Barton Historical Society and Barton Coats of Arms

Researched, and artistically compiled by David Quillian Barton

I have done some extensive research on Barton Coats of Arms (COA), checking information, cross-checking that information that was found, re-checking and so on. It is to the best of my knowledge, and research, that the description of the COA is as close to authentic as we can get at this time without knowing the exact genealogy lineage back to the times COA's were used. In the description, I will use the Old English terms as well as modern day terms in parenthesis.

The description and drawing that I am presenting is listed in the Burke's General Armory and is registered at the College of Arms, London. It is in Record 1560, and "is derived from the place-name Barton, of which there are twenty-six parishes in England. This Barton descends from Adam de Barton of Barton in Cambridgeshire, circa 1250." (The Barton's have long since disappeared from "Barton" and the parish registers show nothing of value for present day researchers. That is why the Barton-in-the-Beans theory cannot be proven to date).

Throughout my research, I saw many different items that were referenced to things or places that have been mentioned or referenced in other research done by others in the BHS. The first record of the name "Barton" was in Lancashire, where they had been seated from ancient times. The Barton's were a fair-skinned Anglo/Saxon race, led by General/Commanders Hengist and Horsa, and were a founding race of England, settling in Kent around 400 A.D. However, in 1066, the Norman invasion by France forced the land owners to forfeit their land over to Duke William, and the Barton's scattered northward to Lancashire, Yorkshire, and Scotland.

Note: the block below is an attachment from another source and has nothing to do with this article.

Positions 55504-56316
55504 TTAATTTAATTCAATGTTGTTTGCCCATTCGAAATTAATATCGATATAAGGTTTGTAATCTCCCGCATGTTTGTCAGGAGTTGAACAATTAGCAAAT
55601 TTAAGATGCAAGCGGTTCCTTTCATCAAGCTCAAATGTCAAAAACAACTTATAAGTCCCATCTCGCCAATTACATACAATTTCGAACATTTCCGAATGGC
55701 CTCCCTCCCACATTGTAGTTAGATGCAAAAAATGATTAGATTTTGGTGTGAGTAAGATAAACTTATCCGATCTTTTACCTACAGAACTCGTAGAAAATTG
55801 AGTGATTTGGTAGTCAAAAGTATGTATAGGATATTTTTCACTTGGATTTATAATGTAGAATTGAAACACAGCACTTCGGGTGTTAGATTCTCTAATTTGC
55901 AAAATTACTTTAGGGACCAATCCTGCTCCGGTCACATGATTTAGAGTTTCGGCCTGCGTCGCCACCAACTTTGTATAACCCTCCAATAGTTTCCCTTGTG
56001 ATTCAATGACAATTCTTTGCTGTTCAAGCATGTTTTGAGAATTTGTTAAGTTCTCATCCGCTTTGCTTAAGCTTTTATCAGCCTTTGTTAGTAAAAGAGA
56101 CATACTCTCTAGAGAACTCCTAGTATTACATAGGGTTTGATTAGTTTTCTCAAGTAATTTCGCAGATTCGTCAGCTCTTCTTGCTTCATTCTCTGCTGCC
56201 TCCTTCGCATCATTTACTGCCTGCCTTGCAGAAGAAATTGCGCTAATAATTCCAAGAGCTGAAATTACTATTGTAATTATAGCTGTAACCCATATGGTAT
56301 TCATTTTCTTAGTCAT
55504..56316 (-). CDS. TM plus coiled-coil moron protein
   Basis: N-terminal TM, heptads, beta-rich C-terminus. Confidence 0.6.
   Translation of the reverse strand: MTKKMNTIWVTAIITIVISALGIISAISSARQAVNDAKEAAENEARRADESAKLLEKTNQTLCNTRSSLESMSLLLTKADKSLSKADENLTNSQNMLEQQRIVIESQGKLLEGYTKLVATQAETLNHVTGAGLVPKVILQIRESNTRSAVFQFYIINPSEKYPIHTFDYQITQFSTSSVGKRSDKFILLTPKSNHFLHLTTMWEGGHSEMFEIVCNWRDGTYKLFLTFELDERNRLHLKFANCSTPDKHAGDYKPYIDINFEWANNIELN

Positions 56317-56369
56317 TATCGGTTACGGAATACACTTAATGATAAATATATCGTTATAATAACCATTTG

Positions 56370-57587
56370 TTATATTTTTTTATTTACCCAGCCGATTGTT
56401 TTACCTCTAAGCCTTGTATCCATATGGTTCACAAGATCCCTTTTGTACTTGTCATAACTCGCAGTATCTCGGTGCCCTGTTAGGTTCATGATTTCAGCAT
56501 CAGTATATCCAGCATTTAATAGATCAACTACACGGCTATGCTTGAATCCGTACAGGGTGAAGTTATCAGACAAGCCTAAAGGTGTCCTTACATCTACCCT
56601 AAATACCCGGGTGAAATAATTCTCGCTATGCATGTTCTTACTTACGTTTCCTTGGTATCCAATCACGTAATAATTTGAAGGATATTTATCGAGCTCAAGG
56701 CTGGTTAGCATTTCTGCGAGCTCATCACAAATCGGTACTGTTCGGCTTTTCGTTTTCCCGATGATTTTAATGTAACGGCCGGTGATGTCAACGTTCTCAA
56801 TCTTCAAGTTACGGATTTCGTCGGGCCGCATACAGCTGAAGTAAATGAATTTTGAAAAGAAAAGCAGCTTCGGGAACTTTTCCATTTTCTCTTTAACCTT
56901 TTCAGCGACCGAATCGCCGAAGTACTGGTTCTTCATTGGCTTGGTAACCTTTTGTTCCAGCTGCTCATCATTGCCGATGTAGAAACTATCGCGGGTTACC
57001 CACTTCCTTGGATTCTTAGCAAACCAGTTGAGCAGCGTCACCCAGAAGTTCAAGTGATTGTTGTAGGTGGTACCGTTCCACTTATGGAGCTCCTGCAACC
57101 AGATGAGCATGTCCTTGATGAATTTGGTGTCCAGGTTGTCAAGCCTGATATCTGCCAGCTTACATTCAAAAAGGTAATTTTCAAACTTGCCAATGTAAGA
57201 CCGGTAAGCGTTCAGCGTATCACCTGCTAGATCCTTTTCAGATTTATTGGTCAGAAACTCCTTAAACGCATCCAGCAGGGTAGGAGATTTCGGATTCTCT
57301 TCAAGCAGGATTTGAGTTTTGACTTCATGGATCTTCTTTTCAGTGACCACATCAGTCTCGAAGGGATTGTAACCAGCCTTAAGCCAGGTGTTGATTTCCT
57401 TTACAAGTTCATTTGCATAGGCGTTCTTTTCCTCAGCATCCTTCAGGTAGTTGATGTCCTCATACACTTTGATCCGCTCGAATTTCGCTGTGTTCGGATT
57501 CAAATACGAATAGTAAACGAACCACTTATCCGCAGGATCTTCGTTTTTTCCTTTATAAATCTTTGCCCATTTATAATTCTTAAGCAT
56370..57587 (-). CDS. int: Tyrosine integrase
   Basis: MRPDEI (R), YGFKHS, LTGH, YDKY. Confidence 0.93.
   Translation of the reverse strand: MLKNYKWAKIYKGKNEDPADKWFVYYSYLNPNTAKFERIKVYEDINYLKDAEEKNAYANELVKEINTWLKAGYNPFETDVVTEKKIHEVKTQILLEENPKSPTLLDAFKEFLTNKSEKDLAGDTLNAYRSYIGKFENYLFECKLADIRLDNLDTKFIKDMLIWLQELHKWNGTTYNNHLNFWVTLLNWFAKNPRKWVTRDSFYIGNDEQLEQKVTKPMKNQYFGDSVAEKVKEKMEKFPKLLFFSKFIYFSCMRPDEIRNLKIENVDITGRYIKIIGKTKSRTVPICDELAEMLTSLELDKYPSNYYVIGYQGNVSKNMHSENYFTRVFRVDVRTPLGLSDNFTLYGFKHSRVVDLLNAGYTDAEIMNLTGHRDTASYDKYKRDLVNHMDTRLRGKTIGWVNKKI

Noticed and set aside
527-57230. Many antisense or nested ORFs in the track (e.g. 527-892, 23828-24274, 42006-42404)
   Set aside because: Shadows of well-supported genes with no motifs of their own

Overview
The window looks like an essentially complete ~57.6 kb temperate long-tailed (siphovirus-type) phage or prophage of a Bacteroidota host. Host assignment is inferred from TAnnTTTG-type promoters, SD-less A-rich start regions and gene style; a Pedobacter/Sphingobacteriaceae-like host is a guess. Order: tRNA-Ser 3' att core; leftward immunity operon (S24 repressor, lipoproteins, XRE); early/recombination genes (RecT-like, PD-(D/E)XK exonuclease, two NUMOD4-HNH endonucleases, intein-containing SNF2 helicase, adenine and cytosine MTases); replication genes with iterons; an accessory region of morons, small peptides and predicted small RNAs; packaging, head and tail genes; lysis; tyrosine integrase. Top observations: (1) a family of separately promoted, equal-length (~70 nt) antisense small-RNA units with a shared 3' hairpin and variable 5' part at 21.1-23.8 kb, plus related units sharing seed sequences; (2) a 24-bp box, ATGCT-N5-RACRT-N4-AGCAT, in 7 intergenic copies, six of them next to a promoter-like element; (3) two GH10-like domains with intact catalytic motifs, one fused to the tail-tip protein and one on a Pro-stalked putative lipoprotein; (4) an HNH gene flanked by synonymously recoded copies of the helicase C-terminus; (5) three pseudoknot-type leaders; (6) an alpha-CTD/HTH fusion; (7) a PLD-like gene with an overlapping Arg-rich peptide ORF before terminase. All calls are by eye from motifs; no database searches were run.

The family name of Barton emerged as a very notable family name in the county of Lancashire, establishing a family seat at Barton Hall in Smithills. For the next 2-3 centuries, the Barton name was involved and played a significant role in the political development of England. But, again due to wars and political/religious conflict, many families moved to Ireland, and to the "colonies" in the 16th, 17th and even 18th centuries.

It is very important to keep in mind that a single-family member's COA could change over time. One reason is that of marriage. In some cases, a Barton would marry, and take his wife's family's COA, or make a COA with a combination of both families COA elements. Another reason would be that a person might inherit the entire estate of a Barton or another family name, and this inheritance also included the last name and the COA. That is one reason for so many DNA lineages for people with the Barton name. In the previous centuries, a particular person's surname might not have been Barton, but assumed the name due to inheritance of an estate, or changed due to marriage. You can also include adoption in the mix. Additionally, there are many additional ways to have received the use of the COA, but those reasons are too many to list. Also, there are many different variations of the spelling of the surname “Barton”.

The initial use of the COA supposedly started in the 12th century. Used at first only as badges by the members of an army, they soon developed differentiations, as clans and then families adopted the symbols which they displayed on the outside of their coat, or on their helmet. By the 13th century, the passing down of the family COA from father to sons was the recognized custom. In the beginning, the armorial devices were crude, but over time became more artistically significant.

These devices were first used as a symbol of recognition on the field of battle. But, in time, they became a matter of family pride, and were used as a symbol by a particular family as a way to recognize them. So, the Badge, and COA soon began to show up on their armor, carriages, hung in their homes, churches, etc. During this time, there was no regular systematic way of recording the different COA's.